February 4, 2016 at 12:43 am #325Sharky McSharkfaceKeymaster
Is this a critical issue explaining the population decline and failure to recover or much ado about nothing?
What were the key insights from the Gisclair et al. reading?
February 4, 2016 at 7:11 am #331bemeyerParticipant
1.) Regardless of the data, there remains a strong public perception that bycatch is a prime suspect to explain the mystery of low Chinook productivity. What are two or three bullet points we could use to counter this misperception?
2.) Where can we find the “dirty dozen” list of vessels that have the worts bycatch rates (p 810, Gisclair 2009)? Is this available to the public? If not, should it be? Why or why not?
February 4, 2016 at 8:25 am #333trthompson3Participant
After hearing state fishery managers talk about the state/federal relationship of management on rivers, they suggested that the federal government takes a back seat to state managers. They also suggested the two work together well in addressing the same goals and priorities. How do you see it? (How does the federal side see it?)
This may be an obvious question but if individual boats are catching bycatch, how are they monitored? Referring to the “carrot/stick” analysis, how could boats be rewarded or incentivized based on behaving well (not catching bycatch) based on current monitoring practices?
Also- the labeling incentive (reduce bycatch by labeling) can run into some First Amendment issues. It would be considered compelled commercial speech, and can be required by the government but there are a few hurdles the government will need to prove before it can require labeling. Just something that caught my eye, and has been debated with GMO labeling (frankenfish). Fascinating stuff
February 4, 2016 at 8:54 am #334mjovanovichParticipant
Kind of off topic, but I’m curious: When they speak of the volume and value of pollock that left AK, how is this different from any other fishery? Aren’t most processing corps WA based, meaning their profits largely benefit offices outside of AK? Does the value of a fishery change how it’s regulated in AK?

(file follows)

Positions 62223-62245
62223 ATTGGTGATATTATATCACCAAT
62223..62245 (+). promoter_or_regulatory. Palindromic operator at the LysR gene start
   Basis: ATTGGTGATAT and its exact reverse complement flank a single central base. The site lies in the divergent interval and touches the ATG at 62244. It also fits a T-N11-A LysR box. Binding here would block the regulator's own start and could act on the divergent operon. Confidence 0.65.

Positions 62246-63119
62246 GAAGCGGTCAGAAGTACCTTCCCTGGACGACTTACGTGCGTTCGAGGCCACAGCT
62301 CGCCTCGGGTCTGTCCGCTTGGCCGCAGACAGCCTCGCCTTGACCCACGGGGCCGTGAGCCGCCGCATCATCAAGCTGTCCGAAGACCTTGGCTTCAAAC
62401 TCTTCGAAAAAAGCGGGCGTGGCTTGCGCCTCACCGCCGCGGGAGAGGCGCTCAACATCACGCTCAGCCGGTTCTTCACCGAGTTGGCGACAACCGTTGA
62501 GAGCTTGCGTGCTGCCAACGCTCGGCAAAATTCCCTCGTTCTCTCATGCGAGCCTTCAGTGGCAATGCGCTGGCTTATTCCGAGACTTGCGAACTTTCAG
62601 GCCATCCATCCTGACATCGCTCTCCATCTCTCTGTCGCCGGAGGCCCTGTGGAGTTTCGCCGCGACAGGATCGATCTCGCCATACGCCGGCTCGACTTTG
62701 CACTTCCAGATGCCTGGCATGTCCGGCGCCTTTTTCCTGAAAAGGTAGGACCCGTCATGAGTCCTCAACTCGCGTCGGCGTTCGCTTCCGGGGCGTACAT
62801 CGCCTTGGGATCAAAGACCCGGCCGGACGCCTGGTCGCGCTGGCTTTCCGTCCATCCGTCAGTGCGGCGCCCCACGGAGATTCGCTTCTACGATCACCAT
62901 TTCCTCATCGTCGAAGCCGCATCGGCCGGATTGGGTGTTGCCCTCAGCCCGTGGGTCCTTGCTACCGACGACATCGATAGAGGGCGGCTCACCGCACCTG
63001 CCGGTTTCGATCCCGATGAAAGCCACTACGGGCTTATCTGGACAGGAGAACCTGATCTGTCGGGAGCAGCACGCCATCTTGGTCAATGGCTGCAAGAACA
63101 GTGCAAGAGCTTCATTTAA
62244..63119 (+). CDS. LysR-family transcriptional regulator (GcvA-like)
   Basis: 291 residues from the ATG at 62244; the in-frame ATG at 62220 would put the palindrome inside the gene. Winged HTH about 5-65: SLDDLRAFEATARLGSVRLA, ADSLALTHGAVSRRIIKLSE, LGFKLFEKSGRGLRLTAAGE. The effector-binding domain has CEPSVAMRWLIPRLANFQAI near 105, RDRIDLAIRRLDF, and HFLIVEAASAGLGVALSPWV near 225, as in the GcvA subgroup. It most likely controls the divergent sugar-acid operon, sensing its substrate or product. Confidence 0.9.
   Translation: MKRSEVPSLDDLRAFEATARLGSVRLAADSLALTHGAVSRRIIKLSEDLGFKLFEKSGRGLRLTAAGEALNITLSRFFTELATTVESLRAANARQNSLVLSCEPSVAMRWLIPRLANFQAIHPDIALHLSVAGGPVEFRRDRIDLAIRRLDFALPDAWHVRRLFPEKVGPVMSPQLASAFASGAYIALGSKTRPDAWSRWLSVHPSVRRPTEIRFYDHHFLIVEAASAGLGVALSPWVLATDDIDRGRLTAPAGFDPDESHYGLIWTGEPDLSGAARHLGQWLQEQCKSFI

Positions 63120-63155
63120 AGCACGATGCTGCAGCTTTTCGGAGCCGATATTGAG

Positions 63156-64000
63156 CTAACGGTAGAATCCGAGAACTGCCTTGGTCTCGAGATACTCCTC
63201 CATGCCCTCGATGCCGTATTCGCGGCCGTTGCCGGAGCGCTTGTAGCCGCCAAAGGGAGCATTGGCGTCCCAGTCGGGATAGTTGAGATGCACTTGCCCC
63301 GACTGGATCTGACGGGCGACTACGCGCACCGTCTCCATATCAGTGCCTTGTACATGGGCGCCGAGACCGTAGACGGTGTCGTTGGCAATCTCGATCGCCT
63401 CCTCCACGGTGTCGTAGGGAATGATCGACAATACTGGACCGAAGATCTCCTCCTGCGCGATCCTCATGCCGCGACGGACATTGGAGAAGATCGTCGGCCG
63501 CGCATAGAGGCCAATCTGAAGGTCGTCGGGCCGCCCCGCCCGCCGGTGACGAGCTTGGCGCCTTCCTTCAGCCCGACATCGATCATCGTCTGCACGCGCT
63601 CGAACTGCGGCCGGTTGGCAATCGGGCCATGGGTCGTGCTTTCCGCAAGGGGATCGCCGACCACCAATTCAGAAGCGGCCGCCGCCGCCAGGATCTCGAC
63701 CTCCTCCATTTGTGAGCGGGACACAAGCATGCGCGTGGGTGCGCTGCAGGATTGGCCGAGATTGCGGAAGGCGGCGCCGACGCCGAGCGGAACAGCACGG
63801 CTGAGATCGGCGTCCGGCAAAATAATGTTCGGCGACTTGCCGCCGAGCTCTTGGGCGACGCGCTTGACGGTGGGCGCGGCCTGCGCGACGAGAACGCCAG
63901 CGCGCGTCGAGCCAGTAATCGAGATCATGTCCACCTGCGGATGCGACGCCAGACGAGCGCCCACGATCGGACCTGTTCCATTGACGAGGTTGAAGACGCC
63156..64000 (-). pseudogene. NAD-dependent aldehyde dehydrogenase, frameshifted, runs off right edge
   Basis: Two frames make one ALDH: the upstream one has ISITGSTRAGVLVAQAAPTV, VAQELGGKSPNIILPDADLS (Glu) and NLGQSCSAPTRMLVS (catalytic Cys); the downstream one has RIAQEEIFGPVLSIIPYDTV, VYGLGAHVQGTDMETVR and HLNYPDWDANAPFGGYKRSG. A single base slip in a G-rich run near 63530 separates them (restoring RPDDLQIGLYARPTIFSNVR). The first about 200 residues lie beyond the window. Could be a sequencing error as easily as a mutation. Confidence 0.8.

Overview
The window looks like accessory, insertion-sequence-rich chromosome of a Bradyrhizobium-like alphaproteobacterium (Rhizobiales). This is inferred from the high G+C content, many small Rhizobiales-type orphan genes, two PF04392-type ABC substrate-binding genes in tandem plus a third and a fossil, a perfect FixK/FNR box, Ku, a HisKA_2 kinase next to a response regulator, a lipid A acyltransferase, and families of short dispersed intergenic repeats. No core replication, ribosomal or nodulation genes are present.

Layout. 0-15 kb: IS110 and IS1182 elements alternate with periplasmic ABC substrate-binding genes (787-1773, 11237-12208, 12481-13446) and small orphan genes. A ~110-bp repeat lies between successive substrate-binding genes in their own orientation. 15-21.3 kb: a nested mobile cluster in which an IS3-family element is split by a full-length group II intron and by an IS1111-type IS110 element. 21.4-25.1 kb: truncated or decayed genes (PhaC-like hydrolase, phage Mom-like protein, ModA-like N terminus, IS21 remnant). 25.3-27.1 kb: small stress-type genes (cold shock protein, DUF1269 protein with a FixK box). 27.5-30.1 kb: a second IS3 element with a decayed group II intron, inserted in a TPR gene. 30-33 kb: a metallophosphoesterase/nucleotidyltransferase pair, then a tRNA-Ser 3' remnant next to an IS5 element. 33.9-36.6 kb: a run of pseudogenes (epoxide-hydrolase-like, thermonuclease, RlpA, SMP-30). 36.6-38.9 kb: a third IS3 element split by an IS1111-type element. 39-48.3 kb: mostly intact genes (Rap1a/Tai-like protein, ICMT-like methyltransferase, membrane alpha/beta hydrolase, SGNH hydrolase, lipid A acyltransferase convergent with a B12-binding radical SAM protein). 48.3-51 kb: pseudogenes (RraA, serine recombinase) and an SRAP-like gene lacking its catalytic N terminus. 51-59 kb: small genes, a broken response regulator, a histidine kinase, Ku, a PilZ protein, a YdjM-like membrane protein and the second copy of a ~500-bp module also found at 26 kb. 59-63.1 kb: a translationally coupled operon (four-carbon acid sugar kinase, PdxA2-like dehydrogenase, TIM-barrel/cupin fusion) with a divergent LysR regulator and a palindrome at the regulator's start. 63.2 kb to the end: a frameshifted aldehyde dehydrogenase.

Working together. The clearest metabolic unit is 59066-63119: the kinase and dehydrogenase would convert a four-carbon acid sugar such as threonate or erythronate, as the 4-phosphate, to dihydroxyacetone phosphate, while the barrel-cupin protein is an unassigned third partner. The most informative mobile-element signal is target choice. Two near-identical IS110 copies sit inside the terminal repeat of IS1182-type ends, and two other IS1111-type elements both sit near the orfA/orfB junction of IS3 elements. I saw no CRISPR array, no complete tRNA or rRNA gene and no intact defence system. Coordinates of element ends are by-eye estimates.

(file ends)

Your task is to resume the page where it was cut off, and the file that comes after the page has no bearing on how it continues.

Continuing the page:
Is ecosystem based management really possible? Theoretically it may work, but considering the government agencies, public support, and years of trial and error that will be necessary, it may not be a plausible mediation.
[Did anyone catch the typo in the conclusion?]
This paper gives a great background to both pollock and salmon fisheries involved, changes in regulation, and future possibilities, but I still would like to know more about the correlation between bycatch and population reduction. How great/is there causation linking these issues? Deep understanding of fisheries involved is important, but it only tells us so much about the issue.
Doesn’t it make more sense to think that years of high bycatch would result in subsequent years of low abundance? I am not convinced that a season of high bycatch correlates to that same season having high salmon abundance.
- This reply was modified 4 years, 6 months ago by mjovanovich.
February 4, 2016 at 9:29 am #336blwoodsParticipant
The bycatch numbers of chinook salmon and chum are outrageous and painful to swallow. The bycatch has to be connected to the decline of chinook numbers, some bycatch number exceed escapement numbers. In 2007 chinook bycatch numbers reached 121, 909 and only 27,000 chinook in the Yukon crossed the border into Canada. The bycatch directly hits home in this article, our main traditional staple and way of life is jeopardized for imitation crab!
As the articles progresses it seems like the protected measures are put into place but have many barriers.
February 4, 2016 at 8:48 pm #346bemeyerParticipant
Here’s one catankerous blogger who has made it a point to try and publicize the boats with “consistently bad behavior” with respect to bycatch…
This is for the Gulf of Alaska fishery rather than Bristol Bay. Not sure where he acquired this data.
February 4, 2016 at 11:57 pm #348Alix ConnorParticipant
I definitely agree that the amount of bycatch that currently occurs is pretty shocking.
The idea of a salmon excluder device definitely holds potential, though I wonder how exactly the final product would work (excluding salmon through behavior, size, etc.?), and if this method would select for or against certain genetic and age diversities.
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